Helt Digital har engasjert Matt Navarra til å komme med analyser eksklusivt for deg som abonnent.
- Navarra er en av verdens ledende eksperter på sosiale medier.
- Du kan også høre ham i podkasten ‘Geekout with Matt Navarra’.
…i denne analysen ser Navarra på TikTok-dramaet i USA:
Trump’s exclamation that TikTok is a major security threat to the U.S., and that it, therefore, must be banned or sold to a ‘trustworthy’ U.S. entity is nothing more than political theatrics.
The big question: Is TikTok a genuine threat to the security of the U.S and its citizens?
The question has been attempted to be answered by a long list of academics, journalists, data, and cyber-security experts worldwide.
Experts’ most common view is TikTok could pose a security risk due to the app owner’s (ByteDance) Chinese origins, due to the legal requirement to provide user data to the Chinese government upon demand. However, ByteDance has strenuously denied ever handing over such data, and it has said it would not comply with such a request if and when one was made. Understandably, for many, these promises are not enough to set such concerns aside.
When TikTok’s mobile app was probed and reverse engineered by industry experts, the data it was found to be collecting and processing were no different from the data most similar or rival apps like Facebook and Twitter were harvesting.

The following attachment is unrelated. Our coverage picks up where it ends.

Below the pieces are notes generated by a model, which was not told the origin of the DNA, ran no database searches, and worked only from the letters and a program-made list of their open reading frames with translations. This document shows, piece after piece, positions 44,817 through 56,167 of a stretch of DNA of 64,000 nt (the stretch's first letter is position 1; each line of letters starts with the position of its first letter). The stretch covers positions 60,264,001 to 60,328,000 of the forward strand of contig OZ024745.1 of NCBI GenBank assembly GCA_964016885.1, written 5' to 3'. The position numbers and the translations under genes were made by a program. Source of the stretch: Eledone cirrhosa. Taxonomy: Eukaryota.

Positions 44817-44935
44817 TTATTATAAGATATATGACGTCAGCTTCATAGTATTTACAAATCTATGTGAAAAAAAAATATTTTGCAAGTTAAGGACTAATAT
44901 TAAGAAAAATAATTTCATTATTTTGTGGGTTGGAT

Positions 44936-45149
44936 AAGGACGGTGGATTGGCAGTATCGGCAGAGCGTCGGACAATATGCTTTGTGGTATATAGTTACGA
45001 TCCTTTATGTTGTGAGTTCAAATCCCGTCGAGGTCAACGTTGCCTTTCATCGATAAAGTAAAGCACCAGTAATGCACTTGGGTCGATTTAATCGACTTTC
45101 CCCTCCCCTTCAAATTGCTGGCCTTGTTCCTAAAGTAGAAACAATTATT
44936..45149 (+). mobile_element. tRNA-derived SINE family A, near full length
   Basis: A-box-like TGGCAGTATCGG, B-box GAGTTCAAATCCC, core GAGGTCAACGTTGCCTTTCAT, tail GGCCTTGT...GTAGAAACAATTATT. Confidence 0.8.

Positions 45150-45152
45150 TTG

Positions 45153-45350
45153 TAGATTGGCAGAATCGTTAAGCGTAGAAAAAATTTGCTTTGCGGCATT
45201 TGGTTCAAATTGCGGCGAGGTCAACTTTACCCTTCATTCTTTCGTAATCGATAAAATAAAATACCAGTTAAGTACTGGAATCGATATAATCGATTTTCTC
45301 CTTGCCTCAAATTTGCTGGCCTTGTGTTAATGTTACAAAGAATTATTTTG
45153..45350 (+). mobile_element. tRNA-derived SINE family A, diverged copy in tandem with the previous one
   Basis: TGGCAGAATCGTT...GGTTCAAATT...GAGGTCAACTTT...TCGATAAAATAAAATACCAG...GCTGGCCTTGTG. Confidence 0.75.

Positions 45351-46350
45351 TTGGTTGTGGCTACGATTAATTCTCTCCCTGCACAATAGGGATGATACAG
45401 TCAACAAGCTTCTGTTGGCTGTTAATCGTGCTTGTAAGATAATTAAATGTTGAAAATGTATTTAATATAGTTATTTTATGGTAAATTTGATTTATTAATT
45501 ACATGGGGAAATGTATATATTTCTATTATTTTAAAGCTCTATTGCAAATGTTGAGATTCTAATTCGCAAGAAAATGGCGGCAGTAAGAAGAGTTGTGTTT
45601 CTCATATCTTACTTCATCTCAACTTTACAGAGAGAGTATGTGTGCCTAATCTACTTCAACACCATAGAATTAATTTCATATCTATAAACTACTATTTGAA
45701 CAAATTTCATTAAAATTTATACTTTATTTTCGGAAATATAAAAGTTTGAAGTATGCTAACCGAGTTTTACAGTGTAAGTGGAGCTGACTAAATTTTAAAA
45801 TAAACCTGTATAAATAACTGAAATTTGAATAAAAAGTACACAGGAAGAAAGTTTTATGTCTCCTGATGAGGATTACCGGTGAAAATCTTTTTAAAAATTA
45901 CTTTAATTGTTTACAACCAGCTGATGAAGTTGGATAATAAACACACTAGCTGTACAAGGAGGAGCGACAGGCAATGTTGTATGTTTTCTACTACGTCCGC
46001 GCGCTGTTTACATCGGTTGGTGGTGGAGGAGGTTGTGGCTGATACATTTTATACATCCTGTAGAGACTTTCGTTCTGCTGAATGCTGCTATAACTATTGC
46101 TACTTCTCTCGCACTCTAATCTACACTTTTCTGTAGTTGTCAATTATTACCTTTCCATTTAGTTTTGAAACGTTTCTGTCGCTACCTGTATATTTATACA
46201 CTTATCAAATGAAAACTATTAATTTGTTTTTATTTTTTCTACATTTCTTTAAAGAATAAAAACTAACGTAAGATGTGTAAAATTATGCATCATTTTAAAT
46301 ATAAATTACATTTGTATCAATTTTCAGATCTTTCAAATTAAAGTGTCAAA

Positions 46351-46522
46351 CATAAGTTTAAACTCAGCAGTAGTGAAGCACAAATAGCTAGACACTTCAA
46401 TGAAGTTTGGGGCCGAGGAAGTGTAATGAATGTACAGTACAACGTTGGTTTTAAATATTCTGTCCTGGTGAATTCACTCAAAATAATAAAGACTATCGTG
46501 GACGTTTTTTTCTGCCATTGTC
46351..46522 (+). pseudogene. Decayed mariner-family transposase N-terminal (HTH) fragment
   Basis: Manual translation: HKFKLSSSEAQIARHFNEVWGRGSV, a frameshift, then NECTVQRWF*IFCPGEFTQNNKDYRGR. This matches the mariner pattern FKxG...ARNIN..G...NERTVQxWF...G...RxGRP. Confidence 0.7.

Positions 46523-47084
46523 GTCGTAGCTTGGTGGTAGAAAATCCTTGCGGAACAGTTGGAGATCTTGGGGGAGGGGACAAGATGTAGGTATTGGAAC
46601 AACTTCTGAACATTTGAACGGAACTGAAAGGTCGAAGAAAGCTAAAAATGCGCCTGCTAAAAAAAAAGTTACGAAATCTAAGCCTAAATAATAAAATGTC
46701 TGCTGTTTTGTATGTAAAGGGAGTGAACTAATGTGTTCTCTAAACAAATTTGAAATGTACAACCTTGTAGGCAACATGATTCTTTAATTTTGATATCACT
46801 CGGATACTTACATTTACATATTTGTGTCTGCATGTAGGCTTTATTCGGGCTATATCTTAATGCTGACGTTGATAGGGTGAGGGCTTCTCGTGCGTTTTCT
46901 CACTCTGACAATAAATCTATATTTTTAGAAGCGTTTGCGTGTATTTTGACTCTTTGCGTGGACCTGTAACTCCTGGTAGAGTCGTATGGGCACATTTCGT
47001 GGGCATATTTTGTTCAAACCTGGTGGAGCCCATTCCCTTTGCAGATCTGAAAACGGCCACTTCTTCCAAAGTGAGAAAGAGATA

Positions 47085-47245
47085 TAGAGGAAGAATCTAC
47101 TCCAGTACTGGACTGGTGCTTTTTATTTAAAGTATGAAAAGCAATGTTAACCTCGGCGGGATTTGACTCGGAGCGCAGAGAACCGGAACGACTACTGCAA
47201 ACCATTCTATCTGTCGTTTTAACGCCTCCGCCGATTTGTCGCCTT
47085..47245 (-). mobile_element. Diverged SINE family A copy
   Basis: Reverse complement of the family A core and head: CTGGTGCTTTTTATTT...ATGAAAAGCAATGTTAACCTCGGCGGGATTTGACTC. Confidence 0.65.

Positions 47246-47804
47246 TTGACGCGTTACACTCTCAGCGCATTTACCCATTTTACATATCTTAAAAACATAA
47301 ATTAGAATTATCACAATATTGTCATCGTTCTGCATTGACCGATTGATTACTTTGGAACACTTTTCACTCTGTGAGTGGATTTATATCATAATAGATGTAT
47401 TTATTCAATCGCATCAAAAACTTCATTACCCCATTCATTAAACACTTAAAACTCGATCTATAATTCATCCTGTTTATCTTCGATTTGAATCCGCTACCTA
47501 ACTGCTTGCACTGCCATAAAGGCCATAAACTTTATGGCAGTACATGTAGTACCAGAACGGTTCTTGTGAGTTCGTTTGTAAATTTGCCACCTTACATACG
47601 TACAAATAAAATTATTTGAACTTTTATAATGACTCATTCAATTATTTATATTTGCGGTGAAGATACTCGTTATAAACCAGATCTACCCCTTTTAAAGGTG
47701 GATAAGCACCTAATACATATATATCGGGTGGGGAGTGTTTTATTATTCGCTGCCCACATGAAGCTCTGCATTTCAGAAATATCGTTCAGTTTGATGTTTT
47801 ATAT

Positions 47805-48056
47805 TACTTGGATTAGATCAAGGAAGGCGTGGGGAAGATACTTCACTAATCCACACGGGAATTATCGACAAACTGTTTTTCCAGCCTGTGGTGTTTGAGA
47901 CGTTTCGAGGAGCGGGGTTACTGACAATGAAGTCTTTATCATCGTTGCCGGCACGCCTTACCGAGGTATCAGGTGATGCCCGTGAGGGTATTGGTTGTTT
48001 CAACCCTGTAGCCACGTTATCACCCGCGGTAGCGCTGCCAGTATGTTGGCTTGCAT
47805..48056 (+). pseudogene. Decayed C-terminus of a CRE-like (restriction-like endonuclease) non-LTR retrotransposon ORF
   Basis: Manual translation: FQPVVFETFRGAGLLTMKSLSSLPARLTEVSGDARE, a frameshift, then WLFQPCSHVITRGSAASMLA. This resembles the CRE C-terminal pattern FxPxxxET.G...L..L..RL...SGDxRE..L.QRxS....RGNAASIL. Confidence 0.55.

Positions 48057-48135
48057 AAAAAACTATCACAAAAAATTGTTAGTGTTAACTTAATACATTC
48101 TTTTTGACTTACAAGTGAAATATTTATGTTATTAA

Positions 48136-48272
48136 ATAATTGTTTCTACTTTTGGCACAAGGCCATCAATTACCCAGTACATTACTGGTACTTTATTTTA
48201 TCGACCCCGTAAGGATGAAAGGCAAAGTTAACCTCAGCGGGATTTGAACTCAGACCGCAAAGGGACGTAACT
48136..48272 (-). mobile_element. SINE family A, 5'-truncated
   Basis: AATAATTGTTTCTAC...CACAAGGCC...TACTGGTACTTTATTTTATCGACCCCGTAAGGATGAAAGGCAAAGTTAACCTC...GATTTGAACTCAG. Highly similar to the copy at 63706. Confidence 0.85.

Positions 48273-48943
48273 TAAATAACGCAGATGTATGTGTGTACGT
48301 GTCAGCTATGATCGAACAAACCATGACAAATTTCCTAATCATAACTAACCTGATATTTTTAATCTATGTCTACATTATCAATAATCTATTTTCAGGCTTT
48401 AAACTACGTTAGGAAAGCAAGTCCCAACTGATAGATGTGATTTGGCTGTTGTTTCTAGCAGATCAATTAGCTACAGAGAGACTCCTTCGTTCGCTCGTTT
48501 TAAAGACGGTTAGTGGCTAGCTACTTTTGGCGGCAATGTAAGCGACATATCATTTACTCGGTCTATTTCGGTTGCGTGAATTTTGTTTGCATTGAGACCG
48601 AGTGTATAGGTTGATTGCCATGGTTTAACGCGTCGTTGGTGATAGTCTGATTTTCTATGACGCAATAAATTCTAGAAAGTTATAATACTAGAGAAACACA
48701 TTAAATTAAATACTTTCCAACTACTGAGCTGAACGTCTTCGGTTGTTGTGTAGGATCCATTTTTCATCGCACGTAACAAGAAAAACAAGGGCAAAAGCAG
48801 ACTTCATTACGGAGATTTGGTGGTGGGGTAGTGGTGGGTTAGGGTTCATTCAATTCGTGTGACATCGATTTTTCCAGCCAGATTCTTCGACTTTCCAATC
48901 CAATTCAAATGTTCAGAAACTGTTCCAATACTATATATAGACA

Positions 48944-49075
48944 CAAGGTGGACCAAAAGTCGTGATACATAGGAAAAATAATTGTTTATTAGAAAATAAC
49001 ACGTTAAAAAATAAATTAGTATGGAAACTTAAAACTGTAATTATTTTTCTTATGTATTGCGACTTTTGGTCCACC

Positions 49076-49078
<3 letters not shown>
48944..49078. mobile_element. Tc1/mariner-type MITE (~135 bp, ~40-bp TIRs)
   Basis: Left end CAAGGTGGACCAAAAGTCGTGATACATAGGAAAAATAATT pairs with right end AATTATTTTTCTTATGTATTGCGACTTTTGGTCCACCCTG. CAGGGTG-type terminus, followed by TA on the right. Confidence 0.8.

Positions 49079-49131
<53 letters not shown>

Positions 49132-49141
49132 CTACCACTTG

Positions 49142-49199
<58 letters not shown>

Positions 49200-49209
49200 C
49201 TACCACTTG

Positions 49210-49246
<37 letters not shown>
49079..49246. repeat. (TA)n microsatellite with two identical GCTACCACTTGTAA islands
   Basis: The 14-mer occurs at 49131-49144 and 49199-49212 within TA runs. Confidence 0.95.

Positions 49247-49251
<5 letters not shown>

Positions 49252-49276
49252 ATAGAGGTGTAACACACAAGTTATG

The sorts of data TikTok and others typically captured and processed include what type of device the app is being used on, its screen size, other apps installed on the user’s device, which WIFI network is being used, etc.
If President Trump is concerned about the data harvesting activities of TikTok, it would be reasonable to have the same concerns about the many other apps behaving in the same way. Yet no Facebook or Twitter ban is being threatened by him.
The concern about how the Chinese government may obtain U.S. TikTok user data, and how it may ‘weaponize’ such data is a legitimate concern.
However, there is no evidence to suggest this has ever happened, or that it presents a real and imminent threat.
Is it reasonable for President Trump to threaten a ban on any non-U.S. business over a hunch or something that may happen? Is it fair to force a partial sale of such a business to a U.S. corporate entity, just in case?
It sets a worrying precedent for any business currently operating in the U.S, or with plans to.
The sell-out or get banned drum being banged by Trump is seemingly close to its loud finale. American cloud-computing giant Oracle is widely expected to be confirmed as TikTok’s ‘technology partner.’ A vague and ambiguous term that seems to fall far short of any sort of sale to a U.S company.
Oracle is to provide the data processing infrastructure for TikTok’s U.S. user base.
Although such a deal may tenuously tackle the concerns President Trump made so much noise about, there’s a strong suspicion that the president’s friendship with Oracle’s billionaire founder and Trump supporter Larry Ellison may play a large part in the deal.
Meanwhile, Microsoft, who declared its interest in TikTok early on in this quasi-political/business soap opera, has been left out in the cold, wondering “WTF just happened?”.
This drama’s final act is unfolding as we speak with an announcement from the Trump administration is expected shortly to confirm what deal has been done and with whom.
We live in Trump’s America, so one thing is certain: the ending will probably make for an epic Netflix documentary someday.